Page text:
Written 26th April 2012 by Olliers Solicitors

On Thursday 19th April 2012 a two day conference was held in Brighton in which 47 member nations of the Council of Europe gathered to discuss reforming the European Court of Human Rights (ECHR).


On Thursday 19th April 2012 a two day conference was held in Brighton in which 47 member nations of the Council of Europe gathered to discuss reforming the European Court of Human Rights (ECHR). One of the major problems that the ECHR is faced with is the back log of cases totalling 150,000 and each year it is faced with far more cases than it can properly consider.


European Court of Rights

It appears more than half of the applications pending have been lodged against four countries: Russia, Turkey, Ukraine and Romania, with the UK making around 900 applications to the court last year, part of the backlog of some 3,000 UK cases, but only 8 findings against the UK. David Cameron warned the ECHR was being used like a ‘small claims’ court and that the sheer volume of cases risks urgent cases being stuck in a queue which means the very purpose of the court to prevent the most serious of violations of human rights is under threat.


Justice Secretary Kenneth Clarke opened international talks and introduced a draft declaration with the aim of tackling the problem:


  1. It makes clear the responsibility of national governments to implement the Convention effectively, and the judgments of the court.
  2. I helps clarify the relationship between the Court and national authorities based on the key principle of subsidiarity.
  3. It gives the Court tools to manage its workload back to sensible proportions.
  4. It helps ensure that the court and its judgments are of the highest possible quality.
  5. It emphasises that we have to be constantly aware of our responsibility to ensure the convention system is operating effectively.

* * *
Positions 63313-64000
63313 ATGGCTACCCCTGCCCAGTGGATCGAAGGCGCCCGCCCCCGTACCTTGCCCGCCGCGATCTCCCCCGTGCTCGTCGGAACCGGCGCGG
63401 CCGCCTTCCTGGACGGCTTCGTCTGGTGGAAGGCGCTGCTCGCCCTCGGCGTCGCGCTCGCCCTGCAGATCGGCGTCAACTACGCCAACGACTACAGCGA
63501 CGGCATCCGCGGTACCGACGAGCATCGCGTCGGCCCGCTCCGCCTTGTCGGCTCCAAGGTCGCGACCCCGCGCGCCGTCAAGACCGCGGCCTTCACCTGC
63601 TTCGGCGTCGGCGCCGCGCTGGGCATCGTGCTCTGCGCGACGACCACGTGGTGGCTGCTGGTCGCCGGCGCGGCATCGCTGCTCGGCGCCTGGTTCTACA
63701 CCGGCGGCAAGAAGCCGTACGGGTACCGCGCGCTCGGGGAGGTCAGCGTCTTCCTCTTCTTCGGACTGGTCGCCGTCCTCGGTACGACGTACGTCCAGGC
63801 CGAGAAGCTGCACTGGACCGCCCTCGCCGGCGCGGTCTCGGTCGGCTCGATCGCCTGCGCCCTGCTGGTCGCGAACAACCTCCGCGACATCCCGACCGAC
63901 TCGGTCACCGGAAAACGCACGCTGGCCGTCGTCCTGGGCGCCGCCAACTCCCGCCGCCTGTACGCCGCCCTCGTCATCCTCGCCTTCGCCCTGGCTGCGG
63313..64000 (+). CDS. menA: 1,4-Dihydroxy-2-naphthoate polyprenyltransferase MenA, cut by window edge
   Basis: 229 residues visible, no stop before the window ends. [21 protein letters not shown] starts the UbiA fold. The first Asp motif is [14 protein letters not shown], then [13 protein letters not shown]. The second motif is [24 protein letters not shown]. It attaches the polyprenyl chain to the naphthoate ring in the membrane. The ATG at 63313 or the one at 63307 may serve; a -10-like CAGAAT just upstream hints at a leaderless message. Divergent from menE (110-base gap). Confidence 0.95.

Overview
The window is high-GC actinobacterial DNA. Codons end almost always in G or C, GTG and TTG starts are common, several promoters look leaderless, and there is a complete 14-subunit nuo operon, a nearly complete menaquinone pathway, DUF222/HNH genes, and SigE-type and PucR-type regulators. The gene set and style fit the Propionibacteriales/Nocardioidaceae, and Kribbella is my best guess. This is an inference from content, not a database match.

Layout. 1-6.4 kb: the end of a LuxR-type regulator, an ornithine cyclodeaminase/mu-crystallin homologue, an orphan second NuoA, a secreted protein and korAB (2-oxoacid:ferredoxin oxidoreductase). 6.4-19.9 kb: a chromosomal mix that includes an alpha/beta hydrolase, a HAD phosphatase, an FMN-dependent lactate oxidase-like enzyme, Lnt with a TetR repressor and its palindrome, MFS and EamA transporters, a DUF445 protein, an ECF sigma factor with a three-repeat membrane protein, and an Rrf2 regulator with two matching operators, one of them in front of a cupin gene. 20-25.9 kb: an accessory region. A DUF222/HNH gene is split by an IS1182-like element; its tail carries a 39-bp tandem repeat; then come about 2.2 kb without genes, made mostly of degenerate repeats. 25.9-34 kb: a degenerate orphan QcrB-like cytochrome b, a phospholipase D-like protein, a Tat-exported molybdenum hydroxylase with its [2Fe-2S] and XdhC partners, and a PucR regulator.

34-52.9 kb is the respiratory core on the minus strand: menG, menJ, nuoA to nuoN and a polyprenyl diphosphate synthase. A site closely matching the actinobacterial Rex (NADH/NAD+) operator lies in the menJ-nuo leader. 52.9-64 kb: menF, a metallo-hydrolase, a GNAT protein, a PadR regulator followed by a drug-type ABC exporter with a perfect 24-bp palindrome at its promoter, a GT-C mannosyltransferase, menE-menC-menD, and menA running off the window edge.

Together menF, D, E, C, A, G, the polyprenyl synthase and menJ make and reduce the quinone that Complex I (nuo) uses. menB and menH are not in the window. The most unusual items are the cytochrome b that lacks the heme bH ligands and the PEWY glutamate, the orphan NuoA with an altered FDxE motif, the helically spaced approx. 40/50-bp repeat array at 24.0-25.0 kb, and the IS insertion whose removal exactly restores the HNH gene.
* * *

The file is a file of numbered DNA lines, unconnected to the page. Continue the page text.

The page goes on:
Clarke stated “If we get this right, the prize is a great one. Not just a substantial package of measures, with common sense running through it like the letters through a stick of Brighton Rock”.


Human Rights

In considering this draft declaration, could it be that Clarke is effectively saying people should be limited from going to Europe and appeals to the ECHR should be cut down unless there is a significant legal point to be made? Surely by filtering out what appears to be frivolous cases from serious cases would be weakening human rights? Could it be that Clarke is not really bothered about people’s human rights leaving it up to the national courts to tackle the issue before it even gets that far?


The fact is that 800 million people are entitled to access the ECHR and to be limited or even excluded from it would be a bit of an irony as the court was set up originally for the protection and promotion of human rights. Citizens should feel that they have right to challenge government decisions; if there was no right to appeal available then under-performing member states could potentially get away with committing abuses leaving the citizen with no justice at all. Justice must not only be done but must be seen to be done!



Sir Nicolas Bratza, President of the ECHR, said he was “uncomfortable” with governments trying to “dictate” the European courts operations, and in order to fulfill its role the Court should be independent and be seen to be independent. It appears one of the reasons for the volume of delays in cases is partly due to delay by states implementing decisions such as prisoners being able to vote and cases such as Abu Qatada’s, which took 11 years to decide.


However, following on from the conference, the Brighton Declaration has now been formally adopted by all 47 member states. Mr Clarke stated “these reforms represent a substantial package of reform and are a significant step to realising the goals that the Prime Minister set out in Strasbourg. These changes should mean fewer cases and the court will not normally intervene where national courts have clearly applied the convention correctly”. Unfortunately the citizen may now be left in a very vulnerable position and it is the courts that could be left choking on the letters of Kenneth Clarke’s Brighton Rock!

Saskia Abbot

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